The only thing I know about Halcion concerns President Bush (the father) vomiting into the lap of the Japanese Prime Minister.

crystal said...

I've heard bad stories about Valium. too I remember Versed being very popular with the docs when I worked in the surgery. I don't know what I had the few times I've gone under the knife but I hope I never have to do any of that again. Your experience sounds so scary. I hate the way nurses and doctirs refuse to take patients' concerns seriously - the whole system is set up to make everything easier for them, not us.

Indigo Bunting said...

This is incredibly frightening.

Eulalia (Lali) Benejam Cobb said...

Horrible and appalling! But thanks for the public service.

Susan said...

I forgot to mention that my appetite disappeared during that period (most unusual for me!), and I lost 10 lbs. over the course of the month. I could well afford to lose them, so that part wasn't bad. But this was another way in which I felt completely unnatural, and that was not good at all.

Anonymous said...

Versed is given for colonoscopies. I have had two colonoscopies. They say the worst thing about a colonoscopy is the prep. This is not true. I came out of the first colonoscopy freaked out and angry, with a partial blockage of the artery to my colon---probably not a result of the colonoscopy, but this was dismissed as "gas pains", and I ended up eventually in the hospital with a fully blocked artery; a life threatening condition. Second colonoscopy, they bashed the living snot out of me and I was covered with purple bruises and big purple handprints on my arms. So never, ever again will I submit to taking that drug, or to having a procedure that requires it. I am still horrified. And yes, I had the memory problems, too. I am glad I found your blog. Bookmarked it.

Susan said...

I'm glad you found my blog, too, but so sorry you had to go through that. When people talk about all that's wrong with our medical system, sometimes I think we don't know the half of it.

Never Again said...

Susan you nailed it when you said we don't know the half of it. I got Versed and never did get amnesia, not did I even know I was supposed to. I know all kinds of things now that go on in surgical suites when these animals think you have amnesia. It was the most singularly horrifying experience of my life, compounded by the severe and long lasting side effects, some of which you describe well. Add homicidal rage, bone deep humiliation, panic attacks and a new found fear and loathing of all things medical and you have an idea of what I went through as well. We can't ALL be wrong in identifying the culprit as Versed!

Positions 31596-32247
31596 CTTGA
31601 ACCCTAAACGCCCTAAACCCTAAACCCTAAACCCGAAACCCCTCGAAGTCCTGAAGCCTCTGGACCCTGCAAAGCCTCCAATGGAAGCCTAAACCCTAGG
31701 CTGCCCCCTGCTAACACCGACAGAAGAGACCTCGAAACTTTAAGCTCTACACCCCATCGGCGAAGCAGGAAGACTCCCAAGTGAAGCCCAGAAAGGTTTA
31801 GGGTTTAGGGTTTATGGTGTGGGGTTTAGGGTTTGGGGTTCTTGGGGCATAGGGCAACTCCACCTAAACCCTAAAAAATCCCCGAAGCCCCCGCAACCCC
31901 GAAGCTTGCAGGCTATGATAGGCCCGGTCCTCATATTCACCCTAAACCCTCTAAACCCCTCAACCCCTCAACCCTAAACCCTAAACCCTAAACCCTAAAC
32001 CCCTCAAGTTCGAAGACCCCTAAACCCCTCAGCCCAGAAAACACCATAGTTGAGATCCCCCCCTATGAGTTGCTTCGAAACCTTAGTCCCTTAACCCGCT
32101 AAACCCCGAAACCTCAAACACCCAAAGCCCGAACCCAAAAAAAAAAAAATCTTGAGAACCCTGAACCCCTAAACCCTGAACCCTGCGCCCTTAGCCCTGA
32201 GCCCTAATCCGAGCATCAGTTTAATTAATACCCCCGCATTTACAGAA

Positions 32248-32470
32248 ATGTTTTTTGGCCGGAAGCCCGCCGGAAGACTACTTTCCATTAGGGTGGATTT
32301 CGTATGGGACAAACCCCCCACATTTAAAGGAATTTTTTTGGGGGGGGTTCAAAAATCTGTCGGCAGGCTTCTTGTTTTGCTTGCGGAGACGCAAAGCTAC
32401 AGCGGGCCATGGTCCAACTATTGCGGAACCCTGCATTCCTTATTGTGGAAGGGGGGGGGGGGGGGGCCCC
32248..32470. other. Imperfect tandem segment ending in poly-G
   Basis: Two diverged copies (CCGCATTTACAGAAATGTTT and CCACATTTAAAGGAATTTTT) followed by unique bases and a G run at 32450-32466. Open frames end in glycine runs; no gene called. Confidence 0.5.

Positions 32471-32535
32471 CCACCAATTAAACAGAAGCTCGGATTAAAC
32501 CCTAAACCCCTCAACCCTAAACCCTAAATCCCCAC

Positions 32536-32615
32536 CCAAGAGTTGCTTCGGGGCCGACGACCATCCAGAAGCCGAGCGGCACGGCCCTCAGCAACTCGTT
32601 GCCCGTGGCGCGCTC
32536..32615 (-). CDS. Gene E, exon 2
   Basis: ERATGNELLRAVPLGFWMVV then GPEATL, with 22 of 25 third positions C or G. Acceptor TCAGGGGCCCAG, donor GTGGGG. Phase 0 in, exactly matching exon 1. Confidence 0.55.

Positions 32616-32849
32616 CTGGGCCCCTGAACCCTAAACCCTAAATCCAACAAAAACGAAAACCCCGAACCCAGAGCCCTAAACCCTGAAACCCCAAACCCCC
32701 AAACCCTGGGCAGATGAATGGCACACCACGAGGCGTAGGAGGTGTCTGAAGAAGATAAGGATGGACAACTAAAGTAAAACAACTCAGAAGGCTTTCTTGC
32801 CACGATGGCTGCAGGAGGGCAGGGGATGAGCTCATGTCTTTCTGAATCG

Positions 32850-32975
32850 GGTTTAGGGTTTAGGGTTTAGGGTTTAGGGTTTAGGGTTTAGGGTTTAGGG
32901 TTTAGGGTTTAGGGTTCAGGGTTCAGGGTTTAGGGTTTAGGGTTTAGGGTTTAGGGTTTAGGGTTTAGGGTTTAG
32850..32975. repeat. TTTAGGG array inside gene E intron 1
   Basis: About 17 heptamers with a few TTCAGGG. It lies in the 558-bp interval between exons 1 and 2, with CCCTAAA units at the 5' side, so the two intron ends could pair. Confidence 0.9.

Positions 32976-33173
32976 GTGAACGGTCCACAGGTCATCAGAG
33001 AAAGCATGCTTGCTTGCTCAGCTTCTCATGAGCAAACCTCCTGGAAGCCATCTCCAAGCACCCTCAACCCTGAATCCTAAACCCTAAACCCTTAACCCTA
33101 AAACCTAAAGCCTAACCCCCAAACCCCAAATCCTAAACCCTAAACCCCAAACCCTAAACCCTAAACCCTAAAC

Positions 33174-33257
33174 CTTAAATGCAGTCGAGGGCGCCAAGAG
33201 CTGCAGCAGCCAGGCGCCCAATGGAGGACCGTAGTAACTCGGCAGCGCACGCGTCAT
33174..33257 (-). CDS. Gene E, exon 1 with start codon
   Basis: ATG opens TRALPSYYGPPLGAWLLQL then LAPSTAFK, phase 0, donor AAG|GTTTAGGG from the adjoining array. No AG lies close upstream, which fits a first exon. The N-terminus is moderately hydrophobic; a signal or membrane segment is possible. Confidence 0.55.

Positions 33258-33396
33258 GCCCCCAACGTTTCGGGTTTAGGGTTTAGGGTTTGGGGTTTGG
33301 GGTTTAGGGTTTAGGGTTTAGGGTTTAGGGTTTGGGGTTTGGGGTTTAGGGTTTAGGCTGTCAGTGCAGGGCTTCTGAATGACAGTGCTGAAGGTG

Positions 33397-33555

joani@tds.net said...

I agree about the side and aftereffects of Versed. NOT good. This tome, 10 years after first colonoscopy, I spoke w/Dt.Minkin and was assured I would NOT be sedated. But once I was in the bed the nurses were talking about Versed. At age 73 I can finally make demands for my health and insisted I NOT be given sedation. In theory I wasn;t sedated, since they gave me fentanyl but I was fully awake and fully cognizant of all discomfort(read:pain) which was just fine w/me!
I'm scd=heduled for a cataract op in 3 days and theyhad me down for Versed again. I will not have this, even though the doctor would LOVE me to be sedated if not out "like a light" but the alternaticve uis, apparently, a pill, Ativan. ANYone with credible info about this drug please let me know.

Susan said...

Never Again and Joani, thanks for reading and commenting. Ativan was mentioned in an earlier comment. If I'd been offered it for my cataract surgery, I would have taken it--and prayed for a good outcome. I have no reason to think it would cause a problem, but one never knows.

Anonymous said...

All benzos, valium,ativan etc....especially midazolam (Versed) induce amnesia...which may be very long-term. If your colonoscopy doc "promises" an unsedated exam...be sure to put on the consent: "I'm not consenting to sedation"...it works, trust these idiots nad you will get a Versed chemical lobotomy

Anonymous said...

I always thought that Versed was a safe and effective drug. I no longer believe that it is. I'm ashamed to say this, but Versed is given as a patient-control drug and not for the patient's benefit

Susan said...

Thank you for the comments!

Anonymous said...

Absolutely not true. Versed is a unique benzo in that it does cause amnesia and it is very short acting. Many of these procedures would not be possible without medications like versed. In the population as a whole benefit definitively outweighs risk

Susan said...

"Absolutely not true"? So you're saying I made this up? Good luck with that.

Anonymous said...
This comment has been removed by a blog administrator.
Never Again said...

OMG! What procedures "would not be possible without medications like Versed"? I don't want to vandalize your blog Susan, but this person is a moron and most likely a health care worker. They THEMSELVES probably can't PERFORM a procedure without their precious Versed, but that certainly does NOT mean that there is even one single procedure that can't be done without it. Patients absolutely don't need it.

As for the "population as a whole" statement, don't these medical workers brag about how they 'individualize' everything for each patient? I am not the population as a whole, and in my humble opinion, the severity of the side effects is too extreme to risk. There is NO BENEFIT in this drug which outweighs the nasty side effects. NOT ONE!